OMNIbus, the Event Management component of NOI, has an alert generator called the Simnet probe. An OMNIbus probe normally collects from a network, or network management equipment. A simnet probe, simulate the alerts. It generates simulated alerts based on a definition file. The alerts can then be parsed and transformed using a probe rule file.

We will setup the simnet probe to simulate random link failure and random server failure. The random link failure simulates a failed remote ping, and the random server failure simulates the failed heartbeat. The configuration of the probe, the probe rule file, and the Netcool/Impact policies all can be found from the GitHub page for this article. Reading or Working with these configuration files requires certain knowledge in the Netcool Operation Insight.

To simulate the alerts, we have created all the nodes in the simnet probe definition file. Here is a sample of the Alerts using the out of the box Simnet rules file.

Simulated Alerts

Now comes the modeling part. One way to approach the model building is to extract the alerts and then apply a series of business rules and then push the result to ASM. Another approach is to enrich the alerts with information that can help our model building before we extract them. We will be using the second approach. We enrich the alerts using a probe rule file. The rule file inserts into the alerts the two endpoints involved in the remote ping.

Using the Server Alerts location information, we create a logic connecting the Server to the router in the same location. For example, we can connect an Alert from an AppServer called SingaporeAppSrv or from a DataBase server named SingaporeDb to the router responsible for the Singapore Office.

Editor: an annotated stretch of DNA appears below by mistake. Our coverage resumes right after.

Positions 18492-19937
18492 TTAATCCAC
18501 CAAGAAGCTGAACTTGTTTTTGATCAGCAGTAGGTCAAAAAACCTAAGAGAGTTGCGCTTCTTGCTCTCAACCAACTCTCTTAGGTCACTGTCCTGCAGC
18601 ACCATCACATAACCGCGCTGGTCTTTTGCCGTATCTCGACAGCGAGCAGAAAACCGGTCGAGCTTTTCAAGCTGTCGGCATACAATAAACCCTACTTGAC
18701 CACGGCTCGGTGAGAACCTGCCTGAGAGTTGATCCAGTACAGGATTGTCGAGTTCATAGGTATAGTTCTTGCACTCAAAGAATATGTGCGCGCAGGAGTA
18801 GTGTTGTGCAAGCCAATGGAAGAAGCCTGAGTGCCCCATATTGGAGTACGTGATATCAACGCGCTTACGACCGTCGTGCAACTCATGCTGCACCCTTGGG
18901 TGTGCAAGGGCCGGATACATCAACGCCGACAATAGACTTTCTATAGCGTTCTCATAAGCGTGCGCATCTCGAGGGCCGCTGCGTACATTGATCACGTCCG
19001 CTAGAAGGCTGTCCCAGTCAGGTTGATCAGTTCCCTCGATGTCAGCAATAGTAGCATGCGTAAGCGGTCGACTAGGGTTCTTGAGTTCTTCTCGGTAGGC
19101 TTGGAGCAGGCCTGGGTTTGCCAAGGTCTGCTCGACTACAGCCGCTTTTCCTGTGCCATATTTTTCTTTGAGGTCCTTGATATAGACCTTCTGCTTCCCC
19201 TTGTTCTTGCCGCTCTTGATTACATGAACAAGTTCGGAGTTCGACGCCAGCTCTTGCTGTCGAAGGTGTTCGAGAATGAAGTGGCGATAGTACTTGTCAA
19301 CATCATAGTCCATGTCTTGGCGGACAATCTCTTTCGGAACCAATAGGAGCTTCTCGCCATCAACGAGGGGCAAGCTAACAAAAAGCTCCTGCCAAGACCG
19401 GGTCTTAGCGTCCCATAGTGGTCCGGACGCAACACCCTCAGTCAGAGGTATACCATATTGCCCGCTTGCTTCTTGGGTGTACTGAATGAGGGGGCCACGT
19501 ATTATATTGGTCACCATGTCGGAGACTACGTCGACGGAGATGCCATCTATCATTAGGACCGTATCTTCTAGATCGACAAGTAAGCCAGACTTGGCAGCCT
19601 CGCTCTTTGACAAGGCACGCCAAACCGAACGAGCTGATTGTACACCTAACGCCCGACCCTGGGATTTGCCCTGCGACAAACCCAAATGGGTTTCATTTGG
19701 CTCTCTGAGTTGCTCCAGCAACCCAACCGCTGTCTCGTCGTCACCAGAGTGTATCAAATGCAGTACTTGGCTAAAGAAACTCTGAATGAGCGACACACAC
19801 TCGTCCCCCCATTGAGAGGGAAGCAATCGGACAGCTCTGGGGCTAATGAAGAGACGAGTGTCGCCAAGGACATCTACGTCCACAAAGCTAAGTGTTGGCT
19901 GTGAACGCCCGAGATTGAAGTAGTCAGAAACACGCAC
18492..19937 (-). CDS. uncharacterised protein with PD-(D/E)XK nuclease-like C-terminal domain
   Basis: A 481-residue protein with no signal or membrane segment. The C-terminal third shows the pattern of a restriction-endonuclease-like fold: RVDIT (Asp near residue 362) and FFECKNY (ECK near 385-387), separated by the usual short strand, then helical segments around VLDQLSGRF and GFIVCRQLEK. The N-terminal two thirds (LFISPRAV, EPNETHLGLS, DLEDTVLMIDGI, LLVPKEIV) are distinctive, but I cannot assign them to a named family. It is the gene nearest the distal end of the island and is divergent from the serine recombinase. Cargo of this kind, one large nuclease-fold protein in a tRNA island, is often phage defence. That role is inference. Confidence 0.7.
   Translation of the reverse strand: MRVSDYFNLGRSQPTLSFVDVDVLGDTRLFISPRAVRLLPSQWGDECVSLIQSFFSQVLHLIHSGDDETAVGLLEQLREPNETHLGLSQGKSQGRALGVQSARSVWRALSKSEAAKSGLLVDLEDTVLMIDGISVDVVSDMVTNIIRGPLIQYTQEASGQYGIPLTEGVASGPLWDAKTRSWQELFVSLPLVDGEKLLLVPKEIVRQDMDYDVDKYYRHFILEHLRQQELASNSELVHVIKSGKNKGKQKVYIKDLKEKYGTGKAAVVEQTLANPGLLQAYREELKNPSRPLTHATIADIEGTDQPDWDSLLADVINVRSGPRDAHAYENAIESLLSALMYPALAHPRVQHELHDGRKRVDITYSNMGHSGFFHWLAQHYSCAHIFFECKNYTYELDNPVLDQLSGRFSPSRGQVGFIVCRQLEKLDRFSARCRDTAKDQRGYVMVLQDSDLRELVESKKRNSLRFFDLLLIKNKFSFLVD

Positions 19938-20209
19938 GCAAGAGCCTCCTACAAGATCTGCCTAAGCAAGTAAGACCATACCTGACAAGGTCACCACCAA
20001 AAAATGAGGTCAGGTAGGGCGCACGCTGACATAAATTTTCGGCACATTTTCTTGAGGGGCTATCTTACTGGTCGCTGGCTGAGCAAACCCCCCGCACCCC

Here are the Alerts after being enriched using the new rules file. We have added some tags (not shown), to make the processing of it easier. Here is the list of alerts after being enriched.

Enriched Simulated Alerts

The alerts now have both the resources and the link connecting the resources. Now we have some data that can be used to create the topology model. We have a few options for building the topology using this information. One way is to parse the alerts and call the ASM REST API to create the topology. Another way is to build a framework that we can reuse. We populate two tables, one for resources and another one for the relationship. By creating the two tables, we can enrich the topology with other information before we build it. It also provides us with a checkpoint to ensure the extraction logic produces the desired structure. Since we already have Omnibus as the Alerts database, we build the resource and relationship using Omnibus.

We will be using the following process flow:

topology creation flow